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New York Times reporters met with White House before publishing WikiLeaks story The administration "praised" New York Times reporters for their handling of leaked Afghan war material - The White House was very upset with WikiLeaks for its decision to publish thousands of pages of classified reports and documents describing our mission in Afghanistan. But according to Yahoo's Michael Calderone, it was very pleased with how the New York Times dealt with its semi-exclusive access to the documents.
Times Washington bureau chief Dean Baquet took reporters Mark Mazzetti and Eric Schmitt to the White House last week to brief the administration on what they planned on publishing. And they all got gold stars.
“I did in fact go the White House and lay out for them what we had,” Baquet said. “We did it to give them the opportunity to comment and react. They did. They also praised us for the way we handled it, for giving them a chance to discuss it, and for handling the information with care. And for being responsible.” (Salon)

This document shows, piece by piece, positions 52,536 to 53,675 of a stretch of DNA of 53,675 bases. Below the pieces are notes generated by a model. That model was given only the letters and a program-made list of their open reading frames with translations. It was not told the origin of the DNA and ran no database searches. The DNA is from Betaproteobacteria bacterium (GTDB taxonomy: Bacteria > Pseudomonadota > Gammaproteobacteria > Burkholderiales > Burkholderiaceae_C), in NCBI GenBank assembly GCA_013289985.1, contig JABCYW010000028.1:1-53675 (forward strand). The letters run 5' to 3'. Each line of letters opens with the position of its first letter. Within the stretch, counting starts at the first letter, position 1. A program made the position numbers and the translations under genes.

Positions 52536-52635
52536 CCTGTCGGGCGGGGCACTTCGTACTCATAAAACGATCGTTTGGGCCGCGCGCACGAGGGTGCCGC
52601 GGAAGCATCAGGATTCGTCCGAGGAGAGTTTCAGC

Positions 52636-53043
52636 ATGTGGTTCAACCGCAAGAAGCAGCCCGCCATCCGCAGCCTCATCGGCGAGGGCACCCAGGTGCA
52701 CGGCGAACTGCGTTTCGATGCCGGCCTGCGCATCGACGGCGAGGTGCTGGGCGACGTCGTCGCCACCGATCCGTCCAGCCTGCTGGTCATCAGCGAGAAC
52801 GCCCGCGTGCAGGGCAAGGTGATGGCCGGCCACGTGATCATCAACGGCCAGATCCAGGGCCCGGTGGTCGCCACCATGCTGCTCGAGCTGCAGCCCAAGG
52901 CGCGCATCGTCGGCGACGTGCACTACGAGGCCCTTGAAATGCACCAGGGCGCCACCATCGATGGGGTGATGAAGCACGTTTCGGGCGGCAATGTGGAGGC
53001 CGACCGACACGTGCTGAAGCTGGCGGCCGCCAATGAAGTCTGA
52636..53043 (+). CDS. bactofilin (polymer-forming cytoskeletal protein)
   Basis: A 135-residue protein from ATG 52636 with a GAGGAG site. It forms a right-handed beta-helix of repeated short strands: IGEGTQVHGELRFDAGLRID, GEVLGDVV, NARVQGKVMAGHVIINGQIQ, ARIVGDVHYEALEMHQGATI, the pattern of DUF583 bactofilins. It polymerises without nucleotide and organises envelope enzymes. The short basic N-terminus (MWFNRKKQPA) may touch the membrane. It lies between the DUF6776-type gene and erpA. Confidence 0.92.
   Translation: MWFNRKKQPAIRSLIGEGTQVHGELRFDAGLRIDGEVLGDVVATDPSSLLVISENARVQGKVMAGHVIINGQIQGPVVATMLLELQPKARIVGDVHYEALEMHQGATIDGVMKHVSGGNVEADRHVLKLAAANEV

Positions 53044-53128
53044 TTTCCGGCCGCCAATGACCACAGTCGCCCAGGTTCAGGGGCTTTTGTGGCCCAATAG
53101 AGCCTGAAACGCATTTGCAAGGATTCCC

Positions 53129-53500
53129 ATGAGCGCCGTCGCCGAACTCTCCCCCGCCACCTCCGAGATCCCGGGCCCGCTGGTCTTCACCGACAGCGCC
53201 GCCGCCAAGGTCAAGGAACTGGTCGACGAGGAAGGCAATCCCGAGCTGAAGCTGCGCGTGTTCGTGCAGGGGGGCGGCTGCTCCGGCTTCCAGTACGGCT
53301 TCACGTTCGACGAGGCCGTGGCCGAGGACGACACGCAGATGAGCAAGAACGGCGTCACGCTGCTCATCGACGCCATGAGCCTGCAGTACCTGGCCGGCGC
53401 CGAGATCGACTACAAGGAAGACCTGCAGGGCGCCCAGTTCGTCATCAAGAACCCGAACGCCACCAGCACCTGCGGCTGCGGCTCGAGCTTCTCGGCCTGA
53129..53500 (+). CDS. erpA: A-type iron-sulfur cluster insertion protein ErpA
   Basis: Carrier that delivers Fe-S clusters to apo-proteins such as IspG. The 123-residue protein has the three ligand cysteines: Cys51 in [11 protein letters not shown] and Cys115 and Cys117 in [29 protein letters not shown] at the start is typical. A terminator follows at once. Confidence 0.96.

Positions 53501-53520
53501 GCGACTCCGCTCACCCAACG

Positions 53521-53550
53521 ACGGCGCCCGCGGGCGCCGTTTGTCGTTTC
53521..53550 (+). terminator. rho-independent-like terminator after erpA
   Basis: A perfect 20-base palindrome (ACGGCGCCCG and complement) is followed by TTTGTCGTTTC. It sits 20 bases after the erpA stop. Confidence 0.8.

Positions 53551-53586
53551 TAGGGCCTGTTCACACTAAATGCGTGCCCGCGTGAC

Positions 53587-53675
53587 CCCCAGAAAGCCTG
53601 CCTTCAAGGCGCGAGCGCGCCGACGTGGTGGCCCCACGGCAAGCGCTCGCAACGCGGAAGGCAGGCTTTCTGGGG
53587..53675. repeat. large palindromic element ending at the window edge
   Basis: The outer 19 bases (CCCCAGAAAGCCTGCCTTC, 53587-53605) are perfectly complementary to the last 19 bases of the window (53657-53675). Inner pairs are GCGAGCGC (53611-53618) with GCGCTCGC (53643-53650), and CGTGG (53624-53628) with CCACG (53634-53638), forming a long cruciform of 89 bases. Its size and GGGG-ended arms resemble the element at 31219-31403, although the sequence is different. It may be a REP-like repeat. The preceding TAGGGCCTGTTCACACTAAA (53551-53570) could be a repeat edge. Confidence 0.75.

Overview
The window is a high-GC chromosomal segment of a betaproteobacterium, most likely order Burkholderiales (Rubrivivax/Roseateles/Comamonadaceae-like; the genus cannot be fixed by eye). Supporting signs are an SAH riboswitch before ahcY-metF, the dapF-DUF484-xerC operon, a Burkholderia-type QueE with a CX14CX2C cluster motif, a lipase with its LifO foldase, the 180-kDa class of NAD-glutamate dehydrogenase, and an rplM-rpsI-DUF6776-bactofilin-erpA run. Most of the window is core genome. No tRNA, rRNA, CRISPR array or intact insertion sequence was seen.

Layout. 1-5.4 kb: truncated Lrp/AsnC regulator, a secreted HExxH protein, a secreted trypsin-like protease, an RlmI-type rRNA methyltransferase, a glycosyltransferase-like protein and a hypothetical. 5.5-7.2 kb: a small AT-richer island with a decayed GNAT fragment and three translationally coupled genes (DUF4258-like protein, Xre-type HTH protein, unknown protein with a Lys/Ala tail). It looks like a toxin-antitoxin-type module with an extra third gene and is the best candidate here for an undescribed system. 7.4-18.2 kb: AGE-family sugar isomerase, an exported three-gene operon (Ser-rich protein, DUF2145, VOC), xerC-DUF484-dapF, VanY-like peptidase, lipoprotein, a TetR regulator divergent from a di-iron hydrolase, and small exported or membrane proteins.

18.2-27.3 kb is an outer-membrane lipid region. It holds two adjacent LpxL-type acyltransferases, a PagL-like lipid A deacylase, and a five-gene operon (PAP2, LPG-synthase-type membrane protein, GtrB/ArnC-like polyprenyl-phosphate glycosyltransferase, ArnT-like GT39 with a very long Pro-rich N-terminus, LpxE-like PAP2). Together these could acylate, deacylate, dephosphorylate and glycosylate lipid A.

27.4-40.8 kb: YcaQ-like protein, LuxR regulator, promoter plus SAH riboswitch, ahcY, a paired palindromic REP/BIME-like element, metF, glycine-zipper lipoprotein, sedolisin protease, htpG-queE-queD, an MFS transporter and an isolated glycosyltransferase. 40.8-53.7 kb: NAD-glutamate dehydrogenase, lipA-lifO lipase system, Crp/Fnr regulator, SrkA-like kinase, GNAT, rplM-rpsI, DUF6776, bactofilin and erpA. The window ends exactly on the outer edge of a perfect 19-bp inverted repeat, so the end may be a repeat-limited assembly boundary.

NYT defends publishing leaked military records The White House condemned Sunday night's leak of more than 90,000 secret military records covering the Afghanistan War by WikiLeaks, an organization that posts secret documents online.
National Security Adviser Jim Jones, in a statement, said “the United States strongly condemns the disclosure of classified information by individuals and organizations which could put the lives of Americans and our partners at risk, and threaten our national security.” - Baquet, along with reporters Mark Mazzetti and Eric Schmitt, went to the White House last week to discuss what they planned on publishing. (Politico’s Glenn Thrush first reported on aspects of the meeting, but did not speak with Baquet.)
“I did in fact go the White House and lay out for them what we had,” Baquet said. “We did it to give them the opportunity to comment and react. They did. They also praised us for the way we handled it, for giving them a chance to discuss it, and for handling the information with care. And for being responsible.”
Jones said that WikiLeaks, unlike the Times, did not contact the U.S. government first.
That's not too surprising, given the recent friction between WikiLeaks and the military. In April, WikiLeaks posted a classified video of a U.S. attack in Baghdad that killed several civilians and Reuters employees. (Yahoo)